good things; my question is can it do better? 'Democratic empowerment' and
'education' must not be reduced to a 'linguistic game of chess' - they
aren't just 'voters'; they're values which can re-structure debate itself.
Just as kritiks destroy a mono-policymaker's forum, this new wave of
experimentation in debate will destroy a mono-competitor's forum - and the
wall of in-round performance must be the first one to come crashing down.
(Goes without saying that those benefiting from the status quo, whether they
call themselves 'kritikers' or not, will be the most resistant to change.)
Nine, "In the context of your arguments about competition, it seems like you
just have a chip on your shoulder because you couldn't cut it when it came
down to the W/L's." - Hey, I did alright when I was Justin Freemyn's 'tool'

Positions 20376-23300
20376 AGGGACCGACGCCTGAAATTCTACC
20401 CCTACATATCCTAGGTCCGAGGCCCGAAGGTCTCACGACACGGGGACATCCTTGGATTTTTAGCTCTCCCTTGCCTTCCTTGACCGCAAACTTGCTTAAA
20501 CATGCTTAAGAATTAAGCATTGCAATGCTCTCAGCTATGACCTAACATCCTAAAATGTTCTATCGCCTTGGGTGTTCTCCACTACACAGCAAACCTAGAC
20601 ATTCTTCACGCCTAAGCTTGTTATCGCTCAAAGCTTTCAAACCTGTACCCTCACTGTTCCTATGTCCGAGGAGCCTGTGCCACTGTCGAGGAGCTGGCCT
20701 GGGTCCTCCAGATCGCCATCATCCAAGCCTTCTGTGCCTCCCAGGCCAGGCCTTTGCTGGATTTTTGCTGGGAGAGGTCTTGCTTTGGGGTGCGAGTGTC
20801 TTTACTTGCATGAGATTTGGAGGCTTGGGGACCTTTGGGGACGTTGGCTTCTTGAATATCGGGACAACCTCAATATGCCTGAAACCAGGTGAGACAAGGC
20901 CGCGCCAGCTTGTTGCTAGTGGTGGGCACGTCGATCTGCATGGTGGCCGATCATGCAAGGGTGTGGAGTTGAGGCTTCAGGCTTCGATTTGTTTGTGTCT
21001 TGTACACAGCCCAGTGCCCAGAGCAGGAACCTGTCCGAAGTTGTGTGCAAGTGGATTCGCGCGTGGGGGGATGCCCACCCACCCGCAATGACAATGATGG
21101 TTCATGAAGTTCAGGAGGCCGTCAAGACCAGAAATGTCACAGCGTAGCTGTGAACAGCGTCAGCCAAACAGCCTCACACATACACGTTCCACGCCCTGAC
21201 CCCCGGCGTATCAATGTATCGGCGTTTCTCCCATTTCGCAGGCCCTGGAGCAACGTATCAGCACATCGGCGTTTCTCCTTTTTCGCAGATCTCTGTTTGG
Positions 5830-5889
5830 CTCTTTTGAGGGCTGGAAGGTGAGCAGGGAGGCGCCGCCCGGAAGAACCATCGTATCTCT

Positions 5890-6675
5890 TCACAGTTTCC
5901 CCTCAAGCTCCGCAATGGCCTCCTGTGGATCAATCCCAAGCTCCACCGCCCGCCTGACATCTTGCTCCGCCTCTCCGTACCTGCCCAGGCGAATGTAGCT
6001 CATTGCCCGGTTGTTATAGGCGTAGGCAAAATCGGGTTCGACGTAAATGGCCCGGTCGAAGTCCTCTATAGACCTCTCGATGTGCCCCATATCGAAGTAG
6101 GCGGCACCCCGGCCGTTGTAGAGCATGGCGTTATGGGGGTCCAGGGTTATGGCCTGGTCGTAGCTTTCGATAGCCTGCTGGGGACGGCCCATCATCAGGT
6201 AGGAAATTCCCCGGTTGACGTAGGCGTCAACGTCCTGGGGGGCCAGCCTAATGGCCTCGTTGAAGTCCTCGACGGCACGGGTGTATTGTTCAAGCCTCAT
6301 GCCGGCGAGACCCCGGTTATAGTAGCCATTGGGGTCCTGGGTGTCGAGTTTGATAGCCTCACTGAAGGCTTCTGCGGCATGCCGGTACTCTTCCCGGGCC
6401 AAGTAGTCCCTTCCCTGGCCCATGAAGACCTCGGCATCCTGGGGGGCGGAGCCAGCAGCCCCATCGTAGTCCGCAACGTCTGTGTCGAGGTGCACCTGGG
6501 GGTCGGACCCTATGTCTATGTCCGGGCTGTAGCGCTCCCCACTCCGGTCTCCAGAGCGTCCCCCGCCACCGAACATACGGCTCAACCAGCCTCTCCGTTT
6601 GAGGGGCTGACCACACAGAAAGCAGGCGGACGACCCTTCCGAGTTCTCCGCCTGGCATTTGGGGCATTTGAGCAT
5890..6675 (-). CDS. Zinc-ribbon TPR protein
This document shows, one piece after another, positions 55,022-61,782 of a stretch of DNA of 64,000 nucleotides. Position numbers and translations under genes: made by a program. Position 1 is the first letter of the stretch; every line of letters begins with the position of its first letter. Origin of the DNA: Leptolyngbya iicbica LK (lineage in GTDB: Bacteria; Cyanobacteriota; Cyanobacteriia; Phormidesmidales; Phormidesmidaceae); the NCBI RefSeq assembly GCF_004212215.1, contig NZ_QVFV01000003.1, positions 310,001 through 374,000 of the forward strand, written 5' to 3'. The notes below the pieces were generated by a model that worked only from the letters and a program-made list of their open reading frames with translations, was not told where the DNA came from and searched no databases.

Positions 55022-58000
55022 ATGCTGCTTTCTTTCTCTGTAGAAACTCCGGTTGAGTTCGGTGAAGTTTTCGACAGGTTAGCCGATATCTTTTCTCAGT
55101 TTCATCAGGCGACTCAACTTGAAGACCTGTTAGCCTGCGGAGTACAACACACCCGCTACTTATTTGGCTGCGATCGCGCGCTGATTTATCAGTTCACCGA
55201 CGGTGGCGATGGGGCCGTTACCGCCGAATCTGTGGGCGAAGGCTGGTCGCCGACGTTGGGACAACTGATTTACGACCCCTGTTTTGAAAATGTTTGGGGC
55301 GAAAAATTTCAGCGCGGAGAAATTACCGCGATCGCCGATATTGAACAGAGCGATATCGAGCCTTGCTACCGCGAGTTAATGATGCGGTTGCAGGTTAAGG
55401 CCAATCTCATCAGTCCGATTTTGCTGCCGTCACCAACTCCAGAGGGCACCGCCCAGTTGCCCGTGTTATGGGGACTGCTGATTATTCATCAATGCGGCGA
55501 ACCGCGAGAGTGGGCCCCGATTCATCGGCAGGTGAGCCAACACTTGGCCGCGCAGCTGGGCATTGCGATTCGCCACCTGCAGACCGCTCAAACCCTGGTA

(as ya'll say). I just really didn't care about winning or losing my senior
year, and quit debate my second semester. And as a coach, I didn't want to
put any competitive pressure upon my students - but we had lots of fun and I
learned a lot too (before getting fired, that is :). There's no chip on me
shoulder - I'm just asking questions here, engaging in genealogy and
schizoanalysis, and I often do so in a very cut-the-bullshit manner to
provoke responses. I also admit to discrediting the kritik vanguard, but a
lot of that is their own fault, first because they often act hypocritically
in defending institutional coercion and game-totalizations, and second,
because they often don't know what in the hell they're talking about. Alfie
Kohn is the guy who rejects 'competition' outright, and he makes a brillant
argument in 'The Case Against Competition' - a paragraph on page 57 even
critiques academic debate specifically (since he's a former participant).
But that's too structuralist for me, I'm a constructivist now - I want to
analyze history and get beyond ideology (even beyond 'cooperation' as some
kind of panacea).
Ten, "Your Debate Institute Arguments are about as bad as your haircut." -
Hey now, I recently cut my hair, and apologize for any harm incurred to